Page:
Thirty years ago, the typical young poet taught in a university. Today’s new generation is more likely to be living in a big city and employed outside academia. They work as baristas, brewers, and bookstore clerks; they also work in business, medicine, and the law. Technology has made it possible to publish books without institutional or commercial support. Social media connects people more effectively than any faculty lounge. An online journal requires nothing but time. An iPhone and a laptop can produce a professional poetry video. Any bookstore, library, cafe, or gallery can host a poetry reading.

New circumstances create interesting possibilities for poets. In the new bohemia, a poet doesn’t need to worry about tenure, peer review, or academic fashions. A poet doesn’t even need a degree. Audience is not an abstract entity; the poet sees a diverse crowd face to face at readings. Those faces are not the same ones found at a research university. The new communities include large parts of the population unlikely to participate in academic literary life because they are blocked by poverty, language, and race. Those groups have brought new perspectives and new energy to literary life. Minority authors and audiences often share a conviction that literature and literacy are fundamental to the identity, advancement, and even survival of their communities. When creating your own literature becomes a life-or-death issue, different sorts of poetry emerge from what one commonly finds in an English department.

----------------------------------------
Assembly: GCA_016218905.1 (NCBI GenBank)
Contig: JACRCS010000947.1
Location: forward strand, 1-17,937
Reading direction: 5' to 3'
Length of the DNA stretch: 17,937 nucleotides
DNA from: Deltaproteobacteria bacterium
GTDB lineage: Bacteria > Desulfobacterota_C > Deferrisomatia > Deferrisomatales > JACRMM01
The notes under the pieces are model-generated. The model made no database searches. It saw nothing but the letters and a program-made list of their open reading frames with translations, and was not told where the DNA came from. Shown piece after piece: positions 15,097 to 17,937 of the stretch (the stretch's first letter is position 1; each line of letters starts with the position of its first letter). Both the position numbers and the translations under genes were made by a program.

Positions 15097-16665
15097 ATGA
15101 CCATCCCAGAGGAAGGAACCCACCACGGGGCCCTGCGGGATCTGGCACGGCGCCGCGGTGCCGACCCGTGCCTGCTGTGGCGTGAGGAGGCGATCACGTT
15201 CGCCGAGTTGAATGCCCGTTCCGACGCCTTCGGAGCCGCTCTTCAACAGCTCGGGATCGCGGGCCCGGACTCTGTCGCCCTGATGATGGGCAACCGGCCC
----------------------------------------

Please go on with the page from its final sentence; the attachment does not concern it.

The new bohemia is no demi-Eden. Writers struggle to balance their art with practical exigencies. Their situation is complicated but exciting. Existing outside both the academic and market economy makes these poets marginal in society, but their circumstances also give them freedom from commercial and academic conventions. Most boho writers, with or without degrees, probably still dream of snagging a professorship, but they also recognize that as outsider artists they represent an important cultural enterprise. Together they have created a vigorous alternative culture that has broken the university’s monopoly on poetry. They have diversified, democratized, and localized American poetry.

Read the whole thing here (and Dana answers a question in the combox, too).